A Visit from Murphy.
Now I'm assuming everyone knows Murphy. He is the lawgiver for error and futility. Succinctly stated, his law reminds us of the occasional folly of human endeavor: "If anything can go wrong, it will."
Murphy shows up at the most inopportune times to throw a wrench in the works. I guess Murphy had a date with me because my luggage never arrived. As the shuttle parted with half our group, I submitted my ticket and baggage claim information at the Northwest Airlines counter. The counter agent assured me that the bag would arrive on one of the next two flights. Somewhat amused by Murphy's surprise visit, I walked back to my companions, Debbie and Terrell, in time to catch the next shuttle to the Bismarck city center.
The shuttle trip took less time than a good conversation. Shuttle driver Bob provided running commentary on the attractions of Bismarck — a mall across from our hotel (including a Wal-Mart), the zoo (the camels should be out), the population (around 56,000), the new road (finished in October), and the offer to be our driver whenever and wherever we wanted to go (on duty until 2:00 a.m.).
Bob says, "Dine at the Bistro."
After a quick and seamless check-in, Debbie, Terrell, and I decided to meet for dinner at one of Bob's suggested dining establishments, "once we got unpacked." Easy for them to say. Easy for me to do, too. Having no luggage, I was momentarily liberated from one of the mundane orders of the business traveler's day. I was able to fire-up the laptop and forage for an Internet connection before the dinner bell rang.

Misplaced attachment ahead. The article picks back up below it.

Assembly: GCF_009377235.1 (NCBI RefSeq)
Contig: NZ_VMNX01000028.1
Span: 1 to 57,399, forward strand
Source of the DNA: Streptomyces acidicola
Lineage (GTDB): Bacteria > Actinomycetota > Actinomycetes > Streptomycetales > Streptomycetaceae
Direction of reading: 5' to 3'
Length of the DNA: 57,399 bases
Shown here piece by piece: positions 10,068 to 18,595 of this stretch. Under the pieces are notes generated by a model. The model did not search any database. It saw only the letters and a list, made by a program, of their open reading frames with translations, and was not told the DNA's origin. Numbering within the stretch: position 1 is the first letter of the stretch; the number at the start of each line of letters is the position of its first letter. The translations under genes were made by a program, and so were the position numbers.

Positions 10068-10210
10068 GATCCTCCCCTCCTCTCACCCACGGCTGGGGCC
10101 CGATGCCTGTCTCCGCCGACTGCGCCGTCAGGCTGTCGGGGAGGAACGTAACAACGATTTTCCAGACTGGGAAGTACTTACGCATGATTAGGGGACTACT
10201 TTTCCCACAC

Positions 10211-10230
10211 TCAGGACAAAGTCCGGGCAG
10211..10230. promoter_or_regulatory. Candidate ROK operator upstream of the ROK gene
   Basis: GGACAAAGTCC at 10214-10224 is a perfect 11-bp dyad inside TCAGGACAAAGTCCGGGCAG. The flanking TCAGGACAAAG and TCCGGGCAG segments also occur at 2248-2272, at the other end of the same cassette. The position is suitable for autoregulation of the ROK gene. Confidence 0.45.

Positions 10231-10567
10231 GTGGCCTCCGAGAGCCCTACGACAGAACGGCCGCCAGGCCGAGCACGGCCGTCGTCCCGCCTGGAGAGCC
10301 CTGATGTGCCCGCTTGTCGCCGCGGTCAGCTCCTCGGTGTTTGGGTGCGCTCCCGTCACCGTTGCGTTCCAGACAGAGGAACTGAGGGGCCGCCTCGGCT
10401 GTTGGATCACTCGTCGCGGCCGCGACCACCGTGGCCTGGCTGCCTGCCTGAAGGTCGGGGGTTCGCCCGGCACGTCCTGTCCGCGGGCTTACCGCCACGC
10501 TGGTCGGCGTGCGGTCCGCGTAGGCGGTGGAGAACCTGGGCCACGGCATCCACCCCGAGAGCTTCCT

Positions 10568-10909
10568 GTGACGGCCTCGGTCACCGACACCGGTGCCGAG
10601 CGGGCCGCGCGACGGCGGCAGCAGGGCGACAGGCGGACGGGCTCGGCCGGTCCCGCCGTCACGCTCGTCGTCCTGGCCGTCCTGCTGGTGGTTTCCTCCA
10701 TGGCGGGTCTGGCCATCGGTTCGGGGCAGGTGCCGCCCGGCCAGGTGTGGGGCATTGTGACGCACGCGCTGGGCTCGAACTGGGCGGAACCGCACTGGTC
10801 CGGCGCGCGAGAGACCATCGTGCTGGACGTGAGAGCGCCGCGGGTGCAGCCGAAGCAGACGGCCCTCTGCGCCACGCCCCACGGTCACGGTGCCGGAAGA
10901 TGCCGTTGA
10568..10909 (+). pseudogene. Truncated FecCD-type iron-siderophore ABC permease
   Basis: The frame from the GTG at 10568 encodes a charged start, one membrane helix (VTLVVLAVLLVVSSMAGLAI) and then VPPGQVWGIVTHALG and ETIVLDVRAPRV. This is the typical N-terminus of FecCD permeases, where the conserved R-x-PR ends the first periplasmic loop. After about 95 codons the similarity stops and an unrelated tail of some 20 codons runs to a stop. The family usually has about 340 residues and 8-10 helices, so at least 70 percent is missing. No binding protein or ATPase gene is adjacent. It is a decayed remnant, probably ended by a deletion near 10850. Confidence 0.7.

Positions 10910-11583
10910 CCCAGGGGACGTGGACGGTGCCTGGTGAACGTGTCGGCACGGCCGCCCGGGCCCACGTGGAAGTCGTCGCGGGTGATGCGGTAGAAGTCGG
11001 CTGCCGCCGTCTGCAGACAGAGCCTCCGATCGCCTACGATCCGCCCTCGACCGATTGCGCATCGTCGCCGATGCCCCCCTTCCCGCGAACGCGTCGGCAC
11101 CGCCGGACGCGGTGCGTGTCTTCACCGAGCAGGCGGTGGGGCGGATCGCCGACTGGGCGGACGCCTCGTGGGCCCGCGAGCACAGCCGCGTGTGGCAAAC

Within the hour, Debbie called. She had tracked down another of our group, Nancy Gallavan, one of my newest colleagues at the University of Arkansas. The four of us met in the lobby. We hailed Bob to crank-up the shuttle for a short jaunt to the Bistro, an Italian-themed restaurant in the downtown area. Everyone was famished.
First came the obligatory foccacia and olive oil, but the olive oil came with a twist — a line of grated parmesan separated the oil from an aromatic, slightly sweet, but pungent balsamic vinegar. One small loaf of the herbal staff of life barely whetted our appetites, so we called for round two.
Murphy didn't show-up for dinner, but I did find it amusing that in the last ten days, I had dined at three Italian restaurants — the Macaroni Grill in Little Rock with Joe Givens, a friend on summer leave from his teaching post in the United Arab Emirates; Mary Maestri's, a Tontitown icon near Fayetteville, where I shared a scrumptious repast with my dear spouse, Ebenezer, and fellow PhD students, Jean Dockers and Chris Young; and the Bistro in Bismarck with fellow ATE members Debbie, Nancy and Terrell.
Penne pasta and exotic pizzas quickly followed our second foccacia. The dessert menu, which appeared in imagination as an appealing array before the entrees were devoured, had lost favor by the end of the main courses. The world of Italian cuisine was just too much with us.
Cold Stone Cherry Cheesecake.